Audi has launched a joint research project with the Hager Group on bi-directional home charging. The test vehicle, an e-tron Sportback, is to be equipped with “near-series charging technology”.
In this project, the two partners are focusing less on charging on the grid at public stations and more “primarily on use cases in which homeowners use their own photovoltaic system to charge electricity they have generated themselves in a cost-optimised manner”. In other words: More “Vehicle to Home” (V2H) instead of “Vehicle to Grid” (V2G). The test environment was therefore designed accordingly and carried out in the garage of a private home with a photovoltaic system on the roof.
In the test network, the electric model was operated with a DC wallbox that enables a charging capacity of up to 12 kW, as well as a flexibly expandable home storage unit with a capacity of 9 kWh. In the event of a possible series application, this could provide additional flexibility, but is not a necessary prerequisite for bidirectional charging. Since both the home storage, the battery in the car and the solar system operate on direct current, the CCS connection is used via the DC wallbox and no inverter is connected in between.
The electric car should store the surplus of the PV system not used by consumers in the house – of course only if the car is also in the garage during the day and connected to the wallbox. Later on, the car can supply electricity back to the house again. With the electric car battery as an additional energy storage device, the energy costs for the household should be able to decrease as well as the owner’s CO2 balance.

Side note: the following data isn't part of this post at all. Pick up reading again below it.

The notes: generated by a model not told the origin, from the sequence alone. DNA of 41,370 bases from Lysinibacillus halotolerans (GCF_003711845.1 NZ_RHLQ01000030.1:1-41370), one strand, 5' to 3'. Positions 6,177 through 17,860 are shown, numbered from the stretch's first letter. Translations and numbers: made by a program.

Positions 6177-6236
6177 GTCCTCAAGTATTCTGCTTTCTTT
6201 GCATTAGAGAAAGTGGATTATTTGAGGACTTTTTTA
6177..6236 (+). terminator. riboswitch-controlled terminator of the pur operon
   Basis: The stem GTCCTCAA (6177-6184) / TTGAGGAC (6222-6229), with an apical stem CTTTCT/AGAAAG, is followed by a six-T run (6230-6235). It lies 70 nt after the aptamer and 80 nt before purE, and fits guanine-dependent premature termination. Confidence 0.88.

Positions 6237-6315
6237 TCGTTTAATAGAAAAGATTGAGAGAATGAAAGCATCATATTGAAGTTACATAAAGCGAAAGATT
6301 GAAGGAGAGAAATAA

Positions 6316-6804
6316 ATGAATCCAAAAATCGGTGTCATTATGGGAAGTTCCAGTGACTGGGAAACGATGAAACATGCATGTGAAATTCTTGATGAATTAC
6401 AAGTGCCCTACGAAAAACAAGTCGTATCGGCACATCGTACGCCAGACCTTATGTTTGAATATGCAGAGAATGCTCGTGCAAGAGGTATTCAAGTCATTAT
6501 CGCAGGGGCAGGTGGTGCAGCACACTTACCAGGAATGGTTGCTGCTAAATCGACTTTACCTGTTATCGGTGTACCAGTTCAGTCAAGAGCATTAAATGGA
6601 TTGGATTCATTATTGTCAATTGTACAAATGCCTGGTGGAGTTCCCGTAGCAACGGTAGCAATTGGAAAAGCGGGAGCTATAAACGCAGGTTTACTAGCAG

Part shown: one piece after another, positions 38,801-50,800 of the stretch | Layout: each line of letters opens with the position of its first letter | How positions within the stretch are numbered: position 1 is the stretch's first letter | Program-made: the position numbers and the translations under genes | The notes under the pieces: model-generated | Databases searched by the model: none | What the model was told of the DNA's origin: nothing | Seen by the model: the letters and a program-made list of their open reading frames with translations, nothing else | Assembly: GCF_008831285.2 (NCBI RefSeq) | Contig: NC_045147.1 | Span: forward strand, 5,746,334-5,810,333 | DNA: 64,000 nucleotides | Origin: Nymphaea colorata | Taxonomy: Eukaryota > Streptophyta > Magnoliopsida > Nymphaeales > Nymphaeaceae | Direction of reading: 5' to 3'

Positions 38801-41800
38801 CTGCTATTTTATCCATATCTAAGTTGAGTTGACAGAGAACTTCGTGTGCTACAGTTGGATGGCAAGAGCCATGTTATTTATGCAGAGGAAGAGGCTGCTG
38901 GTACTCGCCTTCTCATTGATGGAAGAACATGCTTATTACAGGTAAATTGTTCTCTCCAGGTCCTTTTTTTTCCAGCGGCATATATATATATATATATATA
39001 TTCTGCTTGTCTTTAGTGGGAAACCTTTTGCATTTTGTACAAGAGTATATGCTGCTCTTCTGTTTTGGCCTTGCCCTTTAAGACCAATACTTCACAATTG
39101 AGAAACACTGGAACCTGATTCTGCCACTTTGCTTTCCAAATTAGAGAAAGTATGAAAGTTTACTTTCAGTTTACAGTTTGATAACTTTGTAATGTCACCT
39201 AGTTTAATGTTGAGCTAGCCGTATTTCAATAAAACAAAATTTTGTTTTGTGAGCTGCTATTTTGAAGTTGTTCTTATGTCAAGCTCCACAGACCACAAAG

“The battery of an Audi e-tron could supply a single-family home with energy for around one week independently,” says Martin Dehm, technical project manager for bi-directional charging at Audi. “Looking ahead, we want to make this potential accessible and make the electric car part of the energy transition as an energy storage device on four wheels.”
The core of the project revolves around suitability for everyday use. The customer should not have the feeling of having to restrict their mobility because of the electricity consumed at home and the power drawn from the electric car battery. “Customers, therefore, don’t need to restrict themselves in order to make bidirectional charging suitable for everyday use”, Dehm describes the focus of development. “The intelligent charging management manages the optimum use of the battery, thereby maximizing the cost-effectiveness of the overall system.”
For the moment, the developers have only made public statements on the possibilities and opportunities of V2H technology. Dehm says nothing about a possible series application although “near-series charging technology” is to be used in the project.
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